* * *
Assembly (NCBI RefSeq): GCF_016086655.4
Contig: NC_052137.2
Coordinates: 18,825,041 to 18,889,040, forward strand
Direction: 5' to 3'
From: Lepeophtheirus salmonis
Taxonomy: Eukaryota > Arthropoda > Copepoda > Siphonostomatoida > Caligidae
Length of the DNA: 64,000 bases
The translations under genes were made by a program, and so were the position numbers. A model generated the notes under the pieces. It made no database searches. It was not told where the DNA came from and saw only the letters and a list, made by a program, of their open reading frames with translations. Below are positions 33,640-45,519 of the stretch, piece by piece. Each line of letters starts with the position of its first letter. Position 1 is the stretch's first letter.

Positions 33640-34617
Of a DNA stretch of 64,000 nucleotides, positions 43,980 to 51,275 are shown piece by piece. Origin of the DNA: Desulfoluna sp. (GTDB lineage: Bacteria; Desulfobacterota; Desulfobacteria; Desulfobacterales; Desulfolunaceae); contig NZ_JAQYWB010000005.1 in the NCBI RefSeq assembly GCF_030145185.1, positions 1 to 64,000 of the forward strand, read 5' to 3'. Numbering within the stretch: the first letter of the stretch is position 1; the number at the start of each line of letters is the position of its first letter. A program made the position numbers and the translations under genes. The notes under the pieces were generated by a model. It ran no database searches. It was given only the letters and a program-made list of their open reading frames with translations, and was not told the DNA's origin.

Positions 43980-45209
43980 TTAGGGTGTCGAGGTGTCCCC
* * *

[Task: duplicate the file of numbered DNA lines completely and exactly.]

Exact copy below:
Assembly (NCBI RefSeq): GCF_016086655.4
Contig: NC_052137.2
Coordinates: 18,825,041 to 18,889,040, forward strand
Direction: 5' to 3'
From: Lepeophtheirus salmonis
Taxonomy: Eukaryota > Arthropoda > Copepoda > Siphonostomatoida > Caligidae
Length of the DNA: 64,000 bases
The translations under genes were made by a program, and so were the position numbers. A model generated the notes under the pieces. It made no database searches. It was not told where the DNA came from and saw only the letters and a list, made by a program, of their open reading frames with translations. Below are positions 33,640-45,519 of the stretch, piece by piece. Each line of letters starts with the position of its first letter. Position 1 is the stretch's first letter.

Positions 33640-34617
Of a DNA stretch of 64,000 nucleotides, positions 43,980 to 51,275 are shown piece by piece. Origin of the DNA: Desulfoluna sp. (GTDB lineage: Bacteria; Desulfobacterota; Desulfobacteria; Desulfobacterales; Desulfolunaceae); contig NZ_JAQYWB010000005.1 in the NCBI RefSeq assembly GCF_030145185.1, positions 1 to 64,000 of the forward strand, read 5' to 3'. Numbering within the stretch: the first letter of the stretch is position 1; the number at the start of each line of letters is the position of its first letter. A program made the position numbers and the translations under genes. The notes under the pieces were generated by a model. It ran no database searches. It was given only the letters and a program-made list of their open reading frames with translations, and was not told the DNA's origin.

Positions 43980-45209
43980 TTAGGGTGTCGAGGTGTCCCC